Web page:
While exact estimates will be determined over the course of the breeding season as biologists compile ground reports and surveys, the current breeding bald eagle population is estimated to be 323 breeding pairs, which would set a new record.

A record number of 53 new nesting territories were verified in 2016, increasing the total number of breeding territories in New York State to 442. Nesting territories are areas known to be occupied by bald eagles and are the locations included in DEC survey and monitoring efforts. Of these 442 territories, 309 (70 percent) were confirmed to host breeding pairs of eagles last year.

This is an increase from the previous record high in 2015, when across 389 territories, 264 (68 percent) nesting pairs of eagles were documented. The number of territories has been steadily increasing each year. Since 2010, DEC has documented at least 20 new territories a year.

Bald eagles, once found throughout the state, were nearly eliminated by the late 1960s, primarily due to the effects of DDT on nesting success and habitat loss along the shorelines of New York's lakes and rivers. In 1970, the state hosted a single unproductive bald eagle nest on Hemlock Lake in Livingston County. To reestablish a small breeding population in New York State, DEC started a "hacking" program in 1976, which involves hand rearing and releasing older nestlings in the absence of parent birds. New York was able to obtain nestlings from healthy populations of bald eagles in Wisconsin, Minnesota, Michigan, and Alaska.

Over a 13-year period, 198 bald eagle nestlings were collected from areas with healthy populations, raised to independence with minimal human contact, and released in New York. The hacked eagles flourished and many of them returned to New York to nest and breed. The hacking program concluded in 1988 after surpassing its original goal of 10 nesting pairs of bald eagles in New York. The program was so successful that 16 other states and the Province of Ontario followed New York's lead and instituted their own hacking programs to restore the species.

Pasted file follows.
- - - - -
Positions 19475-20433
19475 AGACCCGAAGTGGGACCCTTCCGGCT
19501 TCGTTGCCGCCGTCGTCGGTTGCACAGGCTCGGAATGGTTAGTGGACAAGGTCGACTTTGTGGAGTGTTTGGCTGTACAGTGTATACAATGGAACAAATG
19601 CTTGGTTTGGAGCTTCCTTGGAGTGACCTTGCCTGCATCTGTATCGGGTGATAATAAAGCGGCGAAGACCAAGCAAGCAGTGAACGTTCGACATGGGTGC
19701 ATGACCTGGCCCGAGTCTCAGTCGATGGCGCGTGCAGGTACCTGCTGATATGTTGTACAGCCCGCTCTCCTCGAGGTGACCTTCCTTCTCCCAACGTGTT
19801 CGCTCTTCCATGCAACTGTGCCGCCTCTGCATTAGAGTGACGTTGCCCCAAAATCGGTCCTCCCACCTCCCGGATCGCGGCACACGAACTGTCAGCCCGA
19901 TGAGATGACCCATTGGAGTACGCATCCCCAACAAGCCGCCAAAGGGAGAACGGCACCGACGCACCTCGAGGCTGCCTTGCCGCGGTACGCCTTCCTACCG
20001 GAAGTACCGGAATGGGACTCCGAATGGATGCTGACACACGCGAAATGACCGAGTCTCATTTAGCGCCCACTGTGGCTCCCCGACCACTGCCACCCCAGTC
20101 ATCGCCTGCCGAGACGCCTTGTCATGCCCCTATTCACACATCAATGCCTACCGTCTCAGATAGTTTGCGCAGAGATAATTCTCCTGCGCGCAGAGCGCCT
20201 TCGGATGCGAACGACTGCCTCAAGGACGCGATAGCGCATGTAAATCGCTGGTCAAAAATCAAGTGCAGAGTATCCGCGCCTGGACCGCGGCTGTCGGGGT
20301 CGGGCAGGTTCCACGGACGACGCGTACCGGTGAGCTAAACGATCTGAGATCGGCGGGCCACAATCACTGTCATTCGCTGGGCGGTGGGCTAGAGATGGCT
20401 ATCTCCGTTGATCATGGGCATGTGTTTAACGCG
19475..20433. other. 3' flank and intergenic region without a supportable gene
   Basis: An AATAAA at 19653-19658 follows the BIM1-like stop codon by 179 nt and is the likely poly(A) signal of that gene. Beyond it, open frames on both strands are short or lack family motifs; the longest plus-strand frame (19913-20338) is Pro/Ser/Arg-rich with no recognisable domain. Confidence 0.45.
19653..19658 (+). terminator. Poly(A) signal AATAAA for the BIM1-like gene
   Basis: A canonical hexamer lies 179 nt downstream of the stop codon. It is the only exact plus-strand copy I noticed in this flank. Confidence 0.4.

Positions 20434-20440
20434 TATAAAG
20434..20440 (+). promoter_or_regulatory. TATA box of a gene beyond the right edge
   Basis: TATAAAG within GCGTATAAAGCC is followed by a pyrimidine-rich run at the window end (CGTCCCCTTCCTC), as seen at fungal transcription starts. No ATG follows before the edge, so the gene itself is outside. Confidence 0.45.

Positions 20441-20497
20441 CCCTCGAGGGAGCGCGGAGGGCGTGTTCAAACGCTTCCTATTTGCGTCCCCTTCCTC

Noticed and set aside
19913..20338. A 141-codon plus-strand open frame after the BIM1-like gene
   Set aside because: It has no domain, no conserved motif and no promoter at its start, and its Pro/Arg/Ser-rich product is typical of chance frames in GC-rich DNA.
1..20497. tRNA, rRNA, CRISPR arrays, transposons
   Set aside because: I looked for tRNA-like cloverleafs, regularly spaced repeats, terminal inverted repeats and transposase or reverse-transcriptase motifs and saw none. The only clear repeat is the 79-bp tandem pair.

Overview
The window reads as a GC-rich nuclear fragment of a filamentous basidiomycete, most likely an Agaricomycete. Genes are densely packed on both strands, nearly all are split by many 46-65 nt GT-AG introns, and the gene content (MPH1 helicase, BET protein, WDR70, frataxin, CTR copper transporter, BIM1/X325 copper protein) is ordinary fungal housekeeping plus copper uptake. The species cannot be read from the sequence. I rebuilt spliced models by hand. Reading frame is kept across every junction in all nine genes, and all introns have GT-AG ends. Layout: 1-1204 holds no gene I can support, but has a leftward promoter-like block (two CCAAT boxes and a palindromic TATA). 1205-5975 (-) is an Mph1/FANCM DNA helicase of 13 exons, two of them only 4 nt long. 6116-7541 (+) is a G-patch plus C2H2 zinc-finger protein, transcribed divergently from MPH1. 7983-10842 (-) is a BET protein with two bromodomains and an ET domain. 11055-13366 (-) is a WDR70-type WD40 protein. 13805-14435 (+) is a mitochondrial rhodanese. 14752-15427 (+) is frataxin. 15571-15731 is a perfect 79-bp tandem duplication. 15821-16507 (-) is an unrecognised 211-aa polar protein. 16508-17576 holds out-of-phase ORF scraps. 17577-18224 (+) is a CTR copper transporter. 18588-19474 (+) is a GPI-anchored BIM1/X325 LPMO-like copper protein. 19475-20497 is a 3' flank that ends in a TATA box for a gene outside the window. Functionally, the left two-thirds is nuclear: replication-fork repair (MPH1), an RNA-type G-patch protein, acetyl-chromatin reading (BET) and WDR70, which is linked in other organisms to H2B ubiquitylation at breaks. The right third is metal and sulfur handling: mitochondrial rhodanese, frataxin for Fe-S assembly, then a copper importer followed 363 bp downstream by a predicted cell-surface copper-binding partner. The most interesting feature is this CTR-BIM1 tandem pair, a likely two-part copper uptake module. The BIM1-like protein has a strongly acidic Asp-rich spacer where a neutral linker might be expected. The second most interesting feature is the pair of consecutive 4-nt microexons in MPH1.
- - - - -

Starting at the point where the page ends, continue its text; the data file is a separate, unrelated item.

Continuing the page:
Although New York's bald eagle restoration program ended in 1989, the State's 's eagle population has continued to grow, with birds nesting and wintering in traditional areas and taking advantage of open lands and habitats acquired with funding from the State's Environmental Protection Fund. Governor Andrew M. Cuomo sustained the EPF at a record high $300 million for the second year in a row.

\New York State's 2016 Bald Eagle Conservation Plan identifies and outlines strategies to address current threats facing New York's bald eagle population. The plan includes actions to conserve bald eagles, summarizes current monitoring and management efforts, and proposes future techniques. This plan serves as a guide for landowners, resource managers, local government agencies and other stakeholders to manage and perpetuate this species and its habitat in New York State.

Public reports also play a crucial role in assisting DEC to assess the status of this iconic species. Current aerial survey routes cover approximately 50 percent of known territories and allow DEC to rapidly determine the nesting activity from more than 200 nesting locations. These surveys follow the same route from year to year, allowing DEC to track the presence of nesting eagles at territories across the state and detect changes in the breeding eagle population over time. Additional data comes to DEC from a network of volunteers who provide reports on the status of observed nests. This input allows DEC to develop an overall count of nesting pairs.

DEC encourages the public to continue to chronicle the conservation success story of bald eagles in New York. Members of the public that have found a new nesting pair of eagles or can provide updates on the status of a nesting pair, should contact DEC at (518) 402-8957 or by email at fw.information@dec.ny.gov. Reports from the public will help DEC keep track of where eagles are and how those eagles are doing.

For more information on bald eagles and how DEC manages the species, please visit the DEC website to view the Conservation Plan for Bald Eagles in New York State.
Posted by Matt Cimitile: July 06, 2017